You could certainly say Maxwell doesn't hold boost because it throttles in Furmark, but that would prove once and for all you really have no clue what you are talking about since every Nvidia card they introduced since they invented Boost has no problems whatsoever hitting their rated Boost speeds even with the stock reference blower designs. The difference of course, is that Nvidia takes a conservative approach to their Boost ratings that they know all their cards can hit under all conditions, unlike AMD which takes the "good luck/cherry picked" approach (see: R290/290X launch debacle).

    And finally about other reviews lol, for every review that says the 285 is better than the 280 in performance and power consumption, there is at least 1 more that echo the sentiments of this one. The 285 barely reaches parity and doesn't consume meaningfully less power in doing so. But keep polishing that turd! This is an ASIC only a true AMD fanboy could love some 3 years after the launch of the chip it is set to replace.
    Reply
  • chizow - Saturday, September 13, 2014 - link

    Oh and just to prove I can admit when I am wrong, you are right, Maxwell did throttle and fail to meet its Boost speeds for Furmark, but these are clearly artificially imposed driver limitations as Maxwell showed it can easily OC to 1300MHz and beyond:

    http://www.anandtech.com/show/7764/the-nvidia-gefo...
    http://www.anandtech.com/show/7854/nvidia-geforce-...

    Regardless, any comparisons of this chip to Maxwell are laughable, Maxwell introduced same performance at nearly 50% reduction in TDP or inversely, nearly double the performance at the same TDP all at a significantly reduced price point on the same process node.

    What does Tonga bring us? 95-105% of R9 280's performance at 90% TDP and 120% of the price almost 3 years later? Who would be happy with this level of progress?

    Nvidia is set to introduce their performance midrange GM104-based cards next week, do you think ANYONE is going to draw parellels between those cards and Tonga? We already know what Maxwell is capable of and it set the bar extremely high, so if GTX 970 and 980 come anywhere close to those increases in performance and efficiency, this part is going to look even worst than it does now.
    Reply
  • Alexvrb - Saturday, September 13, 2014 - link

    You were wrong about it being unable to hold boost, you claimed that GCN 1.1 can't hold boost despite clear evidence to the contrary. Silly. Then you were wrong about Maxwell and Furmark - though you kind of admitted you were wrong.

    Regarding that being a "driver limitation" you can clock a GPU to the moon, and it's fine until it gets a heavy load. However most users won't even know they're being throttled. I had this same discussion YEARS ago with a Pentium 4 guy. You can overclock all you want - when you load it up heavy, it's a whole new game. In that case the user never noticed until I showed him his real clocks while running a game.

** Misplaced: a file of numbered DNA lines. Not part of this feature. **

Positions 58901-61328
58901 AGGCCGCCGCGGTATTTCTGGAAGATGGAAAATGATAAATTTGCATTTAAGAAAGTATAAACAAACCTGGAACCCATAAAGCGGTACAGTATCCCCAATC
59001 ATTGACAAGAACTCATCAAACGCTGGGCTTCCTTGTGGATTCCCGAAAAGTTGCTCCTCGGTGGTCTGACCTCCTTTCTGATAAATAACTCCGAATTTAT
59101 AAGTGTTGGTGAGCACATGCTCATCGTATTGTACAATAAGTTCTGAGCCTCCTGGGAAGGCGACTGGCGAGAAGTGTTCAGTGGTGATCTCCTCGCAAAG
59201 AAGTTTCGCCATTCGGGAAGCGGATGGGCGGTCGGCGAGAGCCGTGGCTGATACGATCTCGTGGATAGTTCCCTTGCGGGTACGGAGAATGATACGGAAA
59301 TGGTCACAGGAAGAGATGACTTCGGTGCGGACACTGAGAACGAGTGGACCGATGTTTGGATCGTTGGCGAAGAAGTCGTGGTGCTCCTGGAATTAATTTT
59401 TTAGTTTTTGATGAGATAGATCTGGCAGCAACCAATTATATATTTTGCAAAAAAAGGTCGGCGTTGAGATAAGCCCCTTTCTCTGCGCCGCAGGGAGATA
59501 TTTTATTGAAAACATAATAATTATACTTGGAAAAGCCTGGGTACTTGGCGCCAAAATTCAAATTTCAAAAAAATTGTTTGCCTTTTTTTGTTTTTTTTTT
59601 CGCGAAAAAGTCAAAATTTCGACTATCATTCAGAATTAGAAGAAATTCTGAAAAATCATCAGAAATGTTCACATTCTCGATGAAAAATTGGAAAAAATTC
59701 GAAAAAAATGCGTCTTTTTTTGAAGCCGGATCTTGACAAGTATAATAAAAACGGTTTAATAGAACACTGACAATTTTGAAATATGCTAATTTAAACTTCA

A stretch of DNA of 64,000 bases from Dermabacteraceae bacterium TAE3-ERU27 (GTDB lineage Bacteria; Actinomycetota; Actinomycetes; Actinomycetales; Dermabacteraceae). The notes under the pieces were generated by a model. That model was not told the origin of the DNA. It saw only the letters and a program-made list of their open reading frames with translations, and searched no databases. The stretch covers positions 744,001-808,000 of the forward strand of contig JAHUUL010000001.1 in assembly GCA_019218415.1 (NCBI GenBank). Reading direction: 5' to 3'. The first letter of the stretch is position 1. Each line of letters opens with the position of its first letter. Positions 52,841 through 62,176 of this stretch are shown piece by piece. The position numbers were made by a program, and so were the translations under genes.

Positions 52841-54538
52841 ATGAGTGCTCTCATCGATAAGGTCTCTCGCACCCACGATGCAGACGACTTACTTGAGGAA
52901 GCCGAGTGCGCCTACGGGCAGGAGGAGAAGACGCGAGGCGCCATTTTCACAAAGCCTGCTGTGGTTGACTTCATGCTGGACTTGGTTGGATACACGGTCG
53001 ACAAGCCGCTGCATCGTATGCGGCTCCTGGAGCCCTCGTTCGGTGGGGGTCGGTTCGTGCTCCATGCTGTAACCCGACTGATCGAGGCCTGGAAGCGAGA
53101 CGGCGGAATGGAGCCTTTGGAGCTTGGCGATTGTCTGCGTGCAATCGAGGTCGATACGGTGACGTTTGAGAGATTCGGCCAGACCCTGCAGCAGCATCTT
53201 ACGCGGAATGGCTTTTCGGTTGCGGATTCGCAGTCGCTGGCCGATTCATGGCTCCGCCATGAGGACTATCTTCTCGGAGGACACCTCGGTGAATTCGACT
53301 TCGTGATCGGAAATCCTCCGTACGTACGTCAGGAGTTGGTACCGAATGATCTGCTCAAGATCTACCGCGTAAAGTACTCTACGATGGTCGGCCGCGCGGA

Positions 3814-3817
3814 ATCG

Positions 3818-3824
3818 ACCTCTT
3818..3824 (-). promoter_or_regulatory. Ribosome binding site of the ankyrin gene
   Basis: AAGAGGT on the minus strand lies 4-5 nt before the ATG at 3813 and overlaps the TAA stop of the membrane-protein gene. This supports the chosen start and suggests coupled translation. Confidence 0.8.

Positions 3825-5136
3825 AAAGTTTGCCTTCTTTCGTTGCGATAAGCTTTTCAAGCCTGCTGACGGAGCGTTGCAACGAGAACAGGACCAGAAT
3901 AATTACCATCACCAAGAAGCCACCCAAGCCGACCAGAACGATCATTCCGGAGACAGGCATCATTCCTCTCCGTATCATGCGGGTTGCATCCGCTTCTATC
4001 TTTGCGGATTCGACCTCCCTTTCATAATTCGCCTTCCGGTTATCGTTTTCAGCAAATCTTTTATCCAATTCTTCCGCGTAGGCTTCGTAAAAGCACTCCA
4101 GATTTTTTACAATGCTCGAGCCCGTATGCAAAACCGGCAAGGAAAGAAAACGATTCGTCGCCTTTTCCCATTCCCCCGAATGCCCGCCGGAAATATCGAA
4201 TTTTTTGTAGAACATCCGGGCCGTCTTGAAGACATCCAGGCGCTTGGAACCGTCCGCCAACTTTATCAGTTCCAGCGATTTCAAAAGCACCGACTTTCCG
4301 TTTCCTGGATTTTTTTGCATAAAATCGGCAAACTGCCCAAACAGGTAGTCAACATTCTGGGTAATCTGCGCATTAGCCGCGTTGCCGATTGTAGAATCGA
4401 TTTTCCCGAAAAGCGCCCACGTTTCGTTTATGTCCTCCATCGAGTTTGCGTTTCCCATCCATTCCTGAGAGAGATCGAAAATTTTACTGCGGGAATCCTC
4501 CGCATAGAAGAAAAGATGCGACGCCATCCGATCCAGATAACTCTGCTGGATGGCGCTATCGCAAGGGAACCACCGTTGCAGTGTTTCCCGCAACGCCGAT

Tonga averages a few % higher performance, dumps less heat into your case, and uses less power. Aside from this Sapphire Dual X, most 285 cards seem to use quite a bit less power, run cool and quiet. With all that being said, I think the 280 and 290 series carry a much better value in AMD's lineup. I'm certainly not a fanboy, you're much closer to claiming that title. I've actually used mostly Nvidia cards over the years. I've also used graphics from 3dfx, PowerVR, and various integrated solutions. My favorite cards over the years were a trusty Kyro II and a GeForce 3 vanilla, which was passively cooled until I got ahold of it. Ah those were the days.
    Reply
  • chizow - Monday, September 15, 2014 - link

    No, I said being a GCN 1.1 part meant it was *more likely* to not meet its Boost targets, thus overstating its theoretical performance relative to the 280. And based on the GCN 1.1 parts we had already seen, this is true, it was MORE LIKELY to not hit its Boost targets due to AMD's ambiguous and non-guaranteed Boost speeds. None of this disproved my original point that the 285's theoreticals were best-case and the 280's were worst-case and as these reviews have shown, the 280 would be faster than the 285 in stock configurations. It took an overclocked part with 3rd party cooling and higher TDP (closer to the 280) for it to reach relative parity with the 280.

    Tonga BARELY uses any less power and in some cases, uses more, is on par with the part it replaces, and costs MORE than the predecessor part it replaces. What do you think would happen if Nvidia tried to do the same later this week with their new Maxwell parts? It would be a complete and utter disaster.

    Stop trying to put lipstick on a pig, if you are indeed as unbiased as you say you are you can admit there is almost no progress at all with this part and it simply isn't worth defending. Yes I favor Nvidia parts but I have used a variety in the past as well including a few highly touted ATI/AMD parts like the 9700pro and 5850. I actually favored 3dfx for a long time until they became uncompetitive and eventually bankrupt, but now I prefer Nvidia because much of their enthusiast/gamer spirit lives on and it shows in their products.
    Reply

Log in

Don't have an account? Sign up now